Evan Osnos of The New Yorker profiles Ai Weiwei, who has acquired the dual role of being one of China’s most successful artists and its most flamboyant political activist.  In 2005, Ai was invited by the Chinese Website Sina to host a blog, and since then has had a wide audience not just for his art, but for his very public government critiques. Though his blog was shut down in 2009, he Twitters obsessively, has hired videographers to document his life, and is often under government surveillance. The artist Yu Gao claimed that Ai’s transparent and provocative methods of protest had “destroyed the platform for discussion with the government.”  Artist and social critic Chen Danqing had this to say: “There are people who say that he is doing some kind of performance art.  But I think he long ago surpassed that definition. He is doing something more interesting, more ambiguous… He wants to see how far an individual’s power can go.”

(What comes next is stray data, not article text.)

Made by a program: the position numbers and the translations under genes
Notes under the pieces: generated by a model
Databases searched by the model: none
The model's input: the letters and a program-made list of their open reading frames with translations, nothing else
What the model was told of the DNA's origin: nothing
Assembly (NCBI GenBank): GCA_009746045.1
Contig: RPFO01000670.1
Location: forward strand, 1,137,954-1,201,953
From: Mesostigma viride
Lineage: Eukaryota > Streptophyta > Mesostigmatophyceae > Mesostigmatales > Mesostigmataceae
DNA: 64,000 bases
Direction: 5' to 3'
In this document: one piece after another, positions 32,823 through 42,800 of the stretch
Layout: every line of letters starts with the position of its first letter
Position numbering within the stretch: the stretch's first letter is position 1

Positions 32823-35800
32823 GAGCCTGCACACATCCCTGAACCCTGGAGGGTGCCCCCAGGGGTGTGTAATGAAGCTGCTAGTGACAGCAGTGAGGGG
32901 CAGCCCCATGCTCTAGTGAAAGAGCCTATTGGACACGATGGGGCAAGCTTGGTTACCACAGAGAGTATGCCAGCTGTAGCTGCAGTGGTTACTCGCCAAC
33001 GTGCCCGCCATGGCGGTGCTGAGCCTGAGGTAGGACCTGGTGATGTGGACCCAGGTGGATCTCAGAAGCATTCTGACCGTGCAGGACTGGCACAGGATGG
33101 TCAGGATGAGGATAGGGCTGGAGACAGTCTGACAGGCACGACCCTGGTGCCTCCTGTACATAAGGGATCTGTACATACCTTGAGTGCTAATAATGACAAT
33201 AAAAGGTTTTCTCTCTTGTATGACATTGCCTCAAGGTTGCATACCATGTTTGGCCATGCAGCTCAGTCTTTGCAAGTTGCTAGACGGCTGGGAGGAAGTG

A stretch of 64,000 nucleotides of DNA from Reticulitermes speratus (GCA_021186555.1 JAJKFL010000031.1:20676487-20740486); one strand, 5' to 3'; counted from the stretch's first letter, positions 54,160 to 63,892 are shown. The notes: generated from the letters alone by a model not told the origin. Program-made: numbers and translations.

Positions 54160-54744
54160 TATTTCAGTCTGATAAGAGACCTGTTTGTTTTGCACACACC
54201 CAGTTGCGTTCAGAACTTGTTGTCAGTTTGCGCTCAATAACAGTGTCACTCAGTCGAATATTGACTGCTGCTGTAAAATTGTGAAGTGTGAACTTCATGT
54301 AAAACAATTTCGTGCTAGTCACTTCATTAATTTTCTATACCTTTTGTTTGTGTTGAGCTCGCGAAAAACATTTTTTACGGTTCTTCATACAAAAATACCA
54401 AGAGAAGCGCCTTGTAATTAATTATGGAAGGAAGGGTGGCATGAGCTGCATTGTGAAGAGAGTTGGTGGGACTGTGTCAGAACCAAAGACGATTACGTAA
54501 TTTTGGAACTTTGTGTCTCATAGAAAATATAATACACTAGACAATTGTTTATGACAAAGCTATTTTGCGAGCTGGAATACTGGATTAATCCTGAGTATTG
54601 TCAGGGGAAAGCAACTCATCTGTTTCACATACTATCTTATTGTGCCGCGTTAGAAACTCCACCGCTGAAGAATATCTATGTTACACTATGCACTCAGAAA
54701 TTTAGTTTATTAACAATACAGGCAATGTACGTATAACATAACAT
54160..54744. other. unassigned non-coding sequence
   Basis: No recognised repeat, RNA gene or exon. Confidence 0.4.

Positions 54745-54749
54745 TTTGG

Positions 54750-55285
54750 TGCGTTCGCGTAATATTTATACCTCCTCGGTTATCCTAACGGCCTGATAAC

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Onsite

author

Evan OSNOS

Location code CLP.10.05.24
Language

English

Keyword

censorshipworkshop

Publication/Creation date

24 May 2010

Source of publication

The New Yorker, 24 May 2010, pp. 54–63

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1

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clipping

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It's Not Beautiful, Ai Weiwei: An Artist Takes on the System